Notes and Editorial Reviews
The curiosity here is the Duc de Guise music. Since Saint-Saens was born in 1835, before Tchaikovsky and Dvorak, we think of him as a nineteenth-century figure, yet here he was in 1908 writing a film score for a silent biopic made by one Henri Lavedan—"the earliest piece of film music in the history of the cinema", says the booklet essay. It falls into five tableaux lasting some 20 minutes and is well worth a listen as an example of how this resourceful and experienced composer created expressionistic mood and action music that still stands up on its own. The murder takes place in the fourth tableau, a surprisingly jaunty affair. As in the Carnaval des animaux it uses a biggish ensemble, but we are not told what instruments are
involved. Otherwise, the booklet is informative about this fascinating, faintly tragi-comic work.
It is also useful on the Piano Quintet, which belongs to the other end of Saint-Saens's life, having been written in 1855. The music tells us this at once, having some youthful grandiloquence along with plenty of burgeoning skill, not least as regards construction. It is melodious and distinctly attractive: indeed, the Andante sostenuto is lovely, and the scherzo could almost be by Mendelssohn. Both of these performances are sympathetic and skilful, earning this issue a warm welcome. It goes without saying that in this context the Carnaval des animaux comes over as the big chamber music that it is, rather than orchestrally as we sometimes hear it; these French artists play it with enormous zest and an idiomatic sense of fun. A refined recording is a further plus to this delightful disc.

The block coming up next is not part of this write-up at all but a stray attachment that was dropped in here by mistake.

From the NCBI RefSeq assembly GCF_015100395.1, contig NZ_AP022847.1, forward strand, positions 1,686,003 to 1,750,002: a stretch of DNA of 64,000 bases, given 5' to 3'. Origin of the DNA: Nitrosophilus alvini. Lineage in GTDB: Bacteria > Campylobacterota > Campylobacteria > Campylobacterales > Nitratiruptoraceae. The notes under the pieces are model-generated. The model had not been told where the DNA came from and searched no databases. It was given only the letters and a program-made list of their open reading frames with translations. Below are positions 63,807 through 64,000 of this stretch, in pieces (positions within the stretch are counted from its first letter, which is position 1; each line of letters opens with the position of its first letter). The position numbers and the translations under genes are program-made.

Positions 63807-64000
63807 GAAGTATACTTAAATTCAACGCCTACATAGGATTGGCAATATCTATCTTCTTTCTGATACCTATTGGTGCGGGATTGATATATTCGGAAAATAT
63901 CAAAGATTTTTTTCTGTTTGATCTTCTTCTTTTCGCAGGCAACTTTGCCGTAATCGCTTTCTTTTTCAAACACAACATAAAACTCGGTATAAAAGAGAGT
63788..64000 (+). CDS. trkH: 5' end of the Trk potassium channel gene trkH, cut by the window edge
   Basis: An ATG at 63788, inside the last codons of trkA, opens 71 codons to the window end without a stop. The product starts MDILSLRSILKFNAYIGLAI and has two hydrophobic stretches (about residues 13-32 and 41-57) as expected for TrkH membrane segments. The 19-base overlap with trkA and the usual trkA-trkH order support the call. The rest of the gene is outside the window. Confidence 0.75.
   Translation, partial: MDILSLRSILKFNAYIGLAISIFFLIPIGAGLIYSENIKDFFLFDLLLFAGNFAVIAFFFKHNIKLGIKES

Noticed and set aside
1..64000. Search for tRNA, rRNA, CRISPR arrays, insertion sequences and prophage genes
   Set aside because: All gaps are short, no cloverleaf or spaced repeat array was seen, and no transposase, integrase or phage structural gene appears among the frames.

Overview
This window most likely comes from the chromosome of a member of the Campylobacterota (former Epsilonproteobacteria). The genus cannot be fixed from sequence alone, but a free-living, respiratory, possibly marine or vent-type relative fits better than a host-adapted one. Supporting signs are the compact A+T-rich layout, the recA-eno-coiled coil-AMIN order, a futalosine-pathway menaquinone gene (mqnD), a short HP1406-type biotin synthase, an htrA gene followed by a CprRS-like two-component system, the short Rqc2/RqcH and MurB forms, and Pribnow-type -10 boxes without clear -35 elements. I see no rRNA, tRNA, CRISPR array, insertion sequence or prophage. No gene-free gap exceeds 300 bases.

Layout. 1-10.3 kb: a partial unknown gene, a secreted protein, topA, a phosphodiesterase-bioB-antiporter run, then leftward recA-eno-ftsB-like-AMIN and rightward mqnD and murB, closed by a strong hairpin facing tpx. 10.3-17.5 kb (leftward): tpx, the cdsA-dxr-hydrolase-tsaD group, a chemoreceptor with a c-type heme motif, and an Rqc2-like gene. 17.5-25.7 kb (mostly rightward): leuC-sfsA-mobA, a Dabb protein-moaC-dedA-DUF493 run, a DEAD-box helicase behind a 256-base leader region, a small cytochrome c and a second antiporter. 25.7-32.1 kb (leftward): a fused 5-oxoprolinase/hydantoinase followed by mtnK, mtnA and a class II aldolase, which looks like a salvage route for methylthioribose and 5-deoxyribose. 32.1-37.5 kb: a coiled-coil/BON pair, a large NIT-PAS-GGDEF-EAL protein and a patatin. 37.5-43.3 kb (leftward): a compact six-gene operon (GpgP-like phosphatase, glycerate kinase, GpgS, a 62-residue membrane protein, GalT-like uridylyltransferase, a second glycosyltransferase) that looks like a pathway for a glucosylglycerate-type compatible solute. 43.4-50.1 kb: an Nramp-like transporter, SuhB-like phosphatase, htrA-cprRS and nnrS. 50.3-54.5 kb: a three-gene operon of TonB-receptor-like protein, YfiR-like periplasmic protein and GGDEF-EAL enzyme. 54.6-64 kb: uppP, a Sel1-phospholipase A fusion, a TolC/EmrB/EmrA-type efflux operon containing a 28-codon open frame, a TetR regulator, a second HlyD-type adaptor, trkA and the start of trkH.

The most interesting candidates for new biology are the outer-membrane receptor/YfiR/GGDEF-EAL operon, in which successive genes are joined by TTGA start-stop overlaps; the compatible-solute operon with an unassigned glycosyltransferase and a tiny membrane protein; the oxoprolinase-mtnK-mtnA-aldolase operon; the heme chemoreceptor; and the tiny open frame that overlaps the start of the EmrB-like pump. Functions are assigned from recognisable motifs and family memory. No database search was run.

-- Gramophone [3/1994]
Works on This Recording
Carnival of the animals by Camille Saint-Saëns
Quintet for Piano and Strings in A minor, Op. 14 by Camille Saint-Saëns
Written: 1855; France
L'assassinat du Duc de Guise, Op. 128 by Camille Saint-Saëns
Written: 1908; France
Average Customer Review: ( 1 Customer Review )
Chamber Musicians Visit the Zoo April 15, 2012
By Henry S. (Springfield, VA) See All My Reviews
"This is a very gentle disk, emphasizing Saint-Saens' delicate touch with coloration. The headline work is the Carnival of the Animals, which in my experience is more often presented in an orchestral version. Thus, it is nice to hear in a chamber music version. The quintet is excellent, although listeners expecting French 'Sturm und Drang' will be disappointed. This quintet is smooth, quiet, and calming- all in all a very fine example of French chamber music.
Nicely recorded, with an added bonus with its bargain price."